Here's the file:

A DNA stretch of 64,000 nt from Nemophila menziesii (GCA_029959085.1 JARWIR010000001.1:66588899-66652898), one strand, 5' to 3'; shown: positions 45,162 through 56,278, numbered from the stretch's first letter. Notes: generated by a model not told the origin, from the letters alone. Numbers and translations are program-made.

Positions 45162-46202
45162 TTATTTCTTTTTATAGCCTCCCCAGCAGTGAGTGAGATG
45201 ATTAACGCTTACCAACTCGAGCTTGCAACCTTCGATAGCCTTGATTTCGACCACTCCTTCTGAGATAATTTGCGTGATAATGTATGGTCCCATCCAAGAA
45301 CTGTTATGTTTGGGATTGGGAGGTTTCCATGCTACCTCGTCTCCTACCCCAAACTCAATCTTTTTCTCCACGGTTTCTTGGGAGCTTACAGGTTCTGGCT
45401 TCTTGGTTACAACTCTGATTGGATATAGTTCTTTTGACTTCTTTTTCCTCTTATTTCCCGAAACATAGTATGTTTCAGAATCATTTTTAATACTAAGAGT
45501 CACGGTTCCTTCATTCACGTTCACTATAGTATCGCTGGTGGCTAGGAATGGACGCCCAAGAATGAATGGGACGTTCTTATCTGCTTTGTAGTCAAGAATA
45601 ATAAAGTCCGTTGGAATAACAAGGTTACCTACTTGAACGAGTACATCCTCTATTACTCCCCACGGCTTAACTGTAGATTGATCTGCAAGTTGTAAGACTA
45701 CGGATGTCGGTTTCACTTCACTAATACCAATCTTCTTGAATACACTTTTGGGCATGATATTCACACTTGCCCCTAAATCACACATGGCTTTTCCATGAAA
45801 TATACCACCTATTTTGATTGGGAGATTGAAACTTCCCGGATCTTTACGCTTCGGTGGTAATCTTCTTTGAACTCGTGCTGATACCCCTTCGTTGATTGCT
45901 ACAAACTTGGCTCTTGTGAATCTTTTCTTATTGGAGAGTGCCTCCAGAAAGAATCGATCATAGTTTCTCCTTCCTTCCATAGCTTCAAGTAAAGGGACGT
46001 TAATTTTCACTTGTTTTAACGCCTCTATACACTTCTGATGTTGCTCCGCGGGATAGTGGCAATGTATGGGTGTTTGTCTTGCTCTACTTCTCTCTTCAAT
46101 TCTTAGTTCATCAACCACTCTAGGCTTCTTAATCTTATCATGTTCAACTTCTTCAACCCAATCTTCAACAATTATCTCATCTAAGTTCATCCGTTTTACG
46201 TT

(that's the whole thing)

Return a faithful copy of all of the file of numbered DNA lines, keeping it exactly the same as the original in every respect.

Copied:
A DNA stretch of 64,000 nt from Nemophila menziesii (GCA_029959085.1 JARWIR010000001.1:66588899-66652898), one strand, 5' to 3'; shown: positions 45,162 through 56,278, numbered from the stretch's first letter. Notes: generated by a model not told the origin, from the letters alone. Numbers and translations are program-made.

Positions 45162-46202
45162 TTATTTCTTTTTATAGCCTCCCCAGCAGTGAGTGAGATG
45201 ATTAACGCTTACCAACTCGAGCTTGCAACCTTCGATAGCCTTGATTTCGACCACTCCTTCTGAGATAATTTGCGTGATAATGTATGGTCCCATCCAAGAA
45301 CTGTTATGTTTGGGATTGGGAGGTTTCCATGCTACCTCGTCTCCTACCCCAAACTCAATCTTTTTCTCCACGGTTTCTTGGGAGCTTACAGGTTCTGGCT
45401 TCTTGGTTACAACTCTGATTGGATATAGTTCTTTTGACTTCTTTTTCCTCTTATTTCCCGAAACATAGTATGTTTCAGAATCATTTTTAATACTAAGAGT
45501 CACGGTTCCTTCATTCACGTTCACTATAGTATCGCTGGTGGCTAGGAATGGACGCCCAAGAATGAATGGGACGTTCTTATCTGCTTTGTAGTCAAGAATA
45601 ATAAAGTCCGTTGGAATAACAAGGTTACCTACTTGAACGAGTACATCCTCTATTACTCCCCACGGCTTAACTGTAGATTGATCTGCAAGTTGTAAGACTA
45701 CGGATGTCGGTTTCACTTCACTAATACCAATCTTCTTGAATACACTTTTGGGCATGATATTCACACTTGCCCCTAAATCACACATGGCTTTTCCATGAAA
45801 TATACCACCTATTTTGATTGGGAGATTGAAACTTCCCGGATCTTTACGCTTCGGTGGTAATCTTCTTTGAACTCGTGCTGATACCCCTTCGTTGATTGCT
45901 ACAAACTTGGCTCTTGTGAATCTTTTCTTATTGGAGAGTGCCTCCAGAAAGAATCGATCATAGTTTCTCCTTCCTTCCATAGCTTCAAGTAAAGGGACGT
46001 TAATTTTCACTTGTTTTAACGCCTCTATACACTTCTGATGTTGCTCCGCGGGATAGTGGCAATGTATGGGTGTTTGTCTTGCTCTACTTCTCTCTTCAAT
46101 TCTTAGTTCATCAACCACTCTAGGCTTCTTAATCTTATCATGTTCAACTTCTTCAACCCAATCTTCAACAATTATCTCATCTAAGTTCATCCGTTTTACG
46201 TT